Monday marks the China-U.S. trade war one month in. Exactly one month ago, both China and the U.S. put into effect their tariff lists against each other’s imports.
It may seem childish to engage in “tit-for-tat,” but companies, especially in manufacturing, are actively trying to avoid any potential damage. According to China’s National Bureau of Statistics, the country's PMI is seeing decreases for two consecutive months – a foreboding sign for the future of the Sino-American trade.
At the cost of such trouble and potentially stirring up the entire global trade environment and supply chain, U.S. President Donald Trump vows to replace foreign imports with domestic production. However, is “Made-in-America” really achievable?
Liao Qun, chief economist of China Citic Bank, points out that the U.S. economy has already been upgraded from a manufacturing economy to a service economy. In terms of economic development, there is no turning back.
“Manufacturing requires workers, even with automation,” Liao said, noting that the obstacles ahead for President Trump is clear.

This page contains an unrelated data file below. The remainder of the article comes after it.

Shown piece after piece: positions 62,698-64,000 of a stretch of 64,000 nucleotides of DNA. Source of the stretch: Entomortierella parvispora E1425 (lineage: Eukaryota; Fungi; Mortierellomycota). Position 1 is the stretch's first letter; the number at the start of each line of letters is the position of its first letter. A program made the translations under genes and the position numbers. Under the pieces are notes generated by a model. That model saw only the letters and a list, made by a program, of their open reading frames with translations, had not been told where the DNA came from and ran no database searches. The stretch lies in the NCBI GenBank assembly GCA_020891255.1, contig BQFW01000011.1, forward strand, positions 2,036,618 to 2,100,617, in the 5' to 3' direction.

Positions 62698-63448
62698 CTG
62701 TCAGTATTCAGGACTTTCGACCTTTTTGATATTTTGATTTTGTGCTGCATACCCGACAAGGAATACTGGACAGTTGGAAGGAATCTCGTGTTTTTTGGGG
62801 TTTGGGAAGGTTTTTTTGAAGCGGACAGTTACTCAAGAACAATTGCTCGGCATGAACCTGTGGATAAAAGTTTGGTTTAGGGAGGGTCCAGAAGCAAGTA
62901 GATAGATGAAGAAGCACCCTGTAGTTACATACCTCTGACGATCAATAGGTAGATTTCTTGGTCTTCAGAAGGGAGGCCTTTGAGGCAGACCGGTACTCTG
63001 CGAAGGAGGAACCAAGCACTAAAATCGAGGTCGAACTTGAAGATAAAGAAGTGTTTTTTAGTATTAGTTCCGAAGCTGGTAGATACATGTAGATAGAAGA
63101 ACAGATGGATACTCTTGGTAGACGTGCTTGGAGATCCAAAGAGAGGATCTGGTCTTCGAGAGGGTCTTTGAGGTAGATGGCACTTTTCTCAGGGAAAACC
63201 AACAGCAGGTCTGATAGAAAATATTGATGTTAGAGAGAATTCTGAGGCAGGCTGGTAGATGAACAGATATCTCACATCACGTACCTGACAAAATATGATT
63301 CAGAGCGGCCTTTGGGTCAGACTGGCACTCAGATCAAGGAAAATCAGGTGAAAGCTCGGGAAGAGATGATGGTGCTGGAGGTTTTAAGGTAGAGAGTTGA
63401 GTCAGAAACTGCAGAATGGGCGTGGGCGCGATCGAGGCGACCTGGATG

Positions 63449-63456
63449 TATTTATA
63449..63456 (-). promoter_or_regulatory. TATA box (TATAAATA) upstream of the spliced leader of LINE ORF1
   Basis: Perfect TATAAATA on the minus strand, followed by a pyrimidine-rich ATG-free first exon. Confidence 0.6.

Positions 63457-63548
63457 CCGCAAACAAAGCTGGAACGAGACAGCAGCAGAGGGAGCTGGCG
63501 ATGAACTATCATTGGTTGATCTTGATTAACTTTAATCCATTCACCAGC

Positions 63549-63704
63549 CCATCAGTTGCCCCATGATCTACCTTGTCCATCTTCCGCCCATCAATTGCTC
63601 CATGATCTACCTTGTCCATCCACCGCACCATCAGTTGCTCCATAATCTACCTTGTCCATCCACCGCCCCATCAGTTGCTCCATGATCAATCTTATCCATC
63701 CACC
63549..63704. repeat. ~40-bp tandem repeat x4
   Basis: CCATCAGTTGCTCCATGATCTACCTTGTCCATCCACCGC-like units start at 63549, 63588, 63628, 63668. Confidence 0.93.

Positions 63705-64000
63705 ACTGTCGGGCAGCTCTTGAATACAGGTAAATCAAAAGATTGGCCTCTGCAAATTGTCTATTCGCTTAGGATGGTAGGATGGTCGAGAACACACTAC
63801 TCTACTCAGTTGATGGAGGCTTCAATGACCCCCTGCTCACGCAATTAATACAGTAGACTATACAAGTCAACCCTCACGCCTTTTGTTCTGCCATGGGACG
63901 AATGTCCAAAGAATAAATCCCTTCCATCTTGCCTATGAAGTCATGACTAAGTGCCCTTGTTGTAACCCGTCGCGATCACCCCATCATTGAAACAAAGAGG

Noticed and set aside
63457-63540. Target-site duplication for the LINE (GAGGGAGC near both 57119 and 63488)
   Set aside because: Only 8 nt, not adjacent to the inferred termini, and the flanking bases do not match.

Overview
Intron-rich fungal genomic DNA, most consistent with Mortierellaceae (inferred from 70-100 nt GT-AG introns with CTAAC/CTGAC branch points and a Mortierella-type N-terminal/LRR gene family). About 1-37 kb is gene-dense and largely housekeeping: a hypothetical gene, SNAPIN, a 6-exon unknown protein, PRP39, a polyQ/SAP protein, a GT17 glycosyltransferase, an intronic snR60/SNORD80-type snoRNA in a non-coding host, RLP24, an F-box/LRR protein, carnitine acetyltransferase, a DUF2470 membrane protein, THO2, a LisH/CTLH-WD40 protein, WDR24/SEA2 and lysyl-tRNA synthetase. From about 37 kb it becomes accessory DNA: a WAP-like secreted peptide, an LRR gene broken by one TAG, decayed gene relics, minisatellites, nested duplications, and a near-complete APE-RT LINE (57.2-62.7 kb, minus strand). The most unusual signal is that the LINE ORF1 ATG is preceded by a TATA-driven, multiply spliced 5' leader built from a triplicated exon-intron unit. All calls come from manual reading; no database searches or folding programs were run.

Developing countries not only enjoy comparatively cheaper labor, but since they have been focusing on manufacturing for such a long time, the disciplined workers are simply more suited and used to such work. “In the U.S., because the medium and low-end manufacturing sector has been hollowing out for years, even lower-class workers might not meet such requirements.”
Once formed, the “trade-war” environment or mentality may not go away anytime soon. Companies from every country would face unprecedented uncertainties and a shakeup of the global supply chain. It is not clear what exactly President Trump is trying to do, but if one of Trump's goals is to replace Chinese imports with domestic production, it might be not so easy or straightforward to achieve.